The Company’s United States revenue also includes check and gaming services and indirect merchant services. Its check products offer merchant customers risk management alternatives in the case of its verification and recovery offerings, or risk elimination in the case of its guarantee offerings, by using its internal and external databases of check writers to help decide whether the merchant should accept a check as the form of payment from a particular check writer. The Company’s check services products are part of its domestic direct service offering. Check guarantee services include check verification and guarantee services designed for a merchant’s specific needs and risk adversity. This service offering guarantees payment of all checks that are electronically verified. If a verified check is dishonored, the Company’s check guarantee service generally provides the merchant with reimbursement of the check’s face value, and then it pursues collection of the check through its internal collection services. In the specialized vertical market of gaming, the Company’s VIP LightSpeed software and VIP Preferred Advantage product provide the gaming industry with the tools necessary to establish revolving check cashing limits for the casino’s customers. The Company derives revenue from its gaming products primarily based on a percentage of the transaction value. In Canada, the Company sells its services primarily through its direct sales force using its bank referral relationships.
International merchant services represented 26% of the Company’s total consolidated revenues in fiscal 2010, and consisted of operations in Europe and the Asia-Pacific region. The Company’s business in Europe is primarily located in the United Kingdom, the Czech Republic and the Russian Federation. Its Asia-Pacific region includes 11 countries and territories: Brunei, China, Hong Kong, India, Macau, Malaysia, Maldives, the Philippines, Singapore, Sri Lanka and Taiwan. The Company has a direct sales force in the United Kingdom, the Russian Federation and the Asia-Pacific region, through which it primarily sells its direct merchant acquiring services, while using its bank referral relationships. In the Czech Republic and the Russian Federation, the Company also provides indirect merchant acquiring services.
The Company competes with First Data Corporation, Bank of America Merchant Services, Chase Paymentech Solutions, TD Merchant Services, Elavon, Moneris Solutions, berbank, Alfa Bank, VTB, Raiffeisen Bank, Russian Standard Bank, SiNSYS, Euronet and Merchant Solutions.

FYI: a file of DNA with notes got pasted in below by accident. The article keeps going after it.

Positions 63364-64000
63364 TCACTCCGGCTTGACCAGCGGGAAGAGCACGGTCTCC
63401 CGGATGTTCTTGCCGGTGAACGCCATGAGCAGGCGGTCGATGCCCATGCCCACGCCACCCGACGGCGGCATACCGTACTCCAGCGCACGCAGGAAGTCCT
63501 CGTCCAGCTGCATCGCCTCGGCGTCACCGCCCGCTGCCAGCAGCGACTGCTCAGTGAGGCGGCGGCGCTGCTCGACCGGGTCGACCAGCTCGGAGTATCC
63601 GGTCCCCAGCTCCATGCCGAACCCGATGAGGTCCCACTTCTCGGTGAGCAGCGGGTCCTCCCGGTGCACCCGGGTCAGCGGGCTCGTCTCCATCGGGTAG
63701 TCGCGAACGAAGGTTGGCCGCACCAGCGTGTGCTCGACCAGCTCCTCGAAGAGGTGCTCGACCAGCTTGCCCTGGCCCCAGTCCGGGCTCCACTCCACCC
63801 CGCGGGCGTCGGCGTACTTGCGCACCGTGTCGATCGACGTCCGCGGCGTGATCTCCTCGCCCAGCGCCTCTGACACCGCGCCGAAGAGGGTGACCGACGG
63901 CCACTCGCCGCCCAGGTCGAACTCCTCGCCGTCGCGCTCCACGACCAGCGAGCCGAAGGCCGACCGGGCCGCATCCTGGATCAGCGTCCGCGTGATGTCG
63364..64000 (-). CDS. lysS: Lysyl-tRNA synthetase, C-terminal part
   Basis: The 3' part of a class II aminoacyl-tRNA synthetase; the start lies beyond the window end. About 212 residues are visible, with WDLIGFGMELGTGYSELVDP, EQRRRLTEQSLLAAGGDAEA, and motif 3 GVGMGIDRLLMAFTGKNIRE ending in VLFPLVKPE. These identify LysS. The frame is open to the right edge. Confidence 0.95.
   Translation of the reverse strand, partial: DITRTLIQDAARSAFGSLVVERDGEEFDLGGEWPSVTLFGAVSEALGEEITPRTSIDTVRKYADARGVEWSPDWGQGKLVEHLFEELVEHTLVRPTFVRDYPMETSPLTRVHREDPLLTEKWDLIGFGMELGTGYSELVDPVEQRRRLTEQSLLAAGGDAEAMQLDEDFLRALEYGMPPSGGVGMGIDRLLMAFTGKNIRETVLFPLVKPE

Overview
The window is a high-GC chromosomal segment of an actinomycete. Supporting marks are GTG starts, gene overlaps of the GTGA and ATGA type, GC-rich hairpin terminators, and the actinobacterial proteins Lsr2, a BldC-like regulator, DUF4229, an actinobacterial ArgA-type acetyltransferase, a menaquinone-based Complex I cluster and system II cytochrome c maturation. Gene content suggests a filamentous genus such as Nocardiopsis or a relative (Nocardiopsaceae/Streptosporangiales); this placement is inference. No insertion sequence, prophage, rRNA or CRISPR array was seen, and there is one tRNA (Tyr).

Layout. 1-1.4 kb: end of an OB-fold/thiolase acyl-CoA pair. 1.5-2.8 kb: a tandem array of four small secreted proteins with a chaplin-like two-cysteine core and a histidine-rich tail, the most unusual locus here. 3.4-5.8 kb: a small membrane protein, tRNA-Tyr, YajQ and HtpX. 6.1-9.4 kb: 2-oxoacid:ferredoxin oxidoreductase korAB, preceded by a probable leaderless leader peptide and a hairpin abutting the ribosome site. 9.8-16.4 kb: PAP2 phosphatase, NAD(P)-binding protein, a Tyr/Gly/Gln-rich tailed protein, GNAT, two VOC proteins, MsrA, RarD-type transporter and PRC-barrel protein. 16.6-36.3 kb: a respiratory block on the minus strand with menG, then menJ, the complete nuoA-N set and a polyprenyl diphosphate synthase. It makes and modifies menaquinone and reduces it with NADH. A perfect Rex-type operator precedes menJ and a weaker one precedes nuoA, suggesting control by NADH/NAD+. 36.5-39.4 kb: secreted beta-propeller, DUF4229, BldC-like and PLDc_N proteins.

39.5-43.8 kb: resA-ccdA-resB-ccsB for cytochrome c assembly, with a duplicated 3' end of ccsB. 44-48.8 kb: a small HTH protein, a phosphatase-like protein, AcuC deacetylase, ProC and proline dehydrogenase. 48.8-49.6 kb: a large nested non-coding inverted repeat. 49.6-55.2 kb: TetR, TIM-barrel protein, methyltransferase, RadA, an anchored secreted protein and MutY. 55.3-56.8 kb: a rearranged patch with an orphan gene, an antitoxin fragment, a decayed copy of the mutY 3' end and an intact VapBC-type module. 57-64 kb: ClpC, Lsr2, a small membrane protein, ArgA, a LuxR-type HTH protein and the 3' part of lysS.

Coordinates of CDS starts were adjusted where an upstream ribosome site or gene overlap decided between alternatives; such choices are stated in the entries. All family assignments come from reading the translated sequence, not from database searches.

Paypal, Google Checkout and Amazon Payments bypass intermediaries such as GPN. As online shopping grows in volume, these alternative payment methods pose a threat to GPN as they gain a greater share of total transactions. GPN relies on the physical use of a credit card at a merchant's location, and has difficulties processing and profiting from other types of payments.
Consolidation within the banking industry may cause many financial institutions to take their credit and debit processing in-house, thus eliminating the need for a third-party processor such as GPN. In addition, larger banks possess greater bargaining power, and thus demand lower fees from GPN, to the detriment of its profits. 
GPN is indirectly influenced by the performances of its merchant customers, which may in turn be influenced by economic trends. Much of the company's profits are derived from fees as a percentage of credit transaction through these merchants. So trends in consumer spending greatly influence GPN’s revenues, and a decline in retail sales (as many analysts expect in 2008) could hurt the company’s balance sheet. Furthermore, in the event of a reversed payment (canceled payment by card holder), the merchant must reimburse the card-holder. However, GPN may be liable for this charge when is merchant is either unwilling or unable to pay this sum.
GPN competes in a populated arena of payment processors, and is smaller than most of its significant competitors. Although it cannot compete in raw transaction value with companies such as First Data (FDC), GPN has successfully secured a niche in the market by focusing on small businesses for clients.
GPN can only be considered as a small participant in the diverse money transfer segment, and possesses no significant market share compared to most competitors. As such, GPN has historically focused almost solely on immigrants sending back money to Latin America.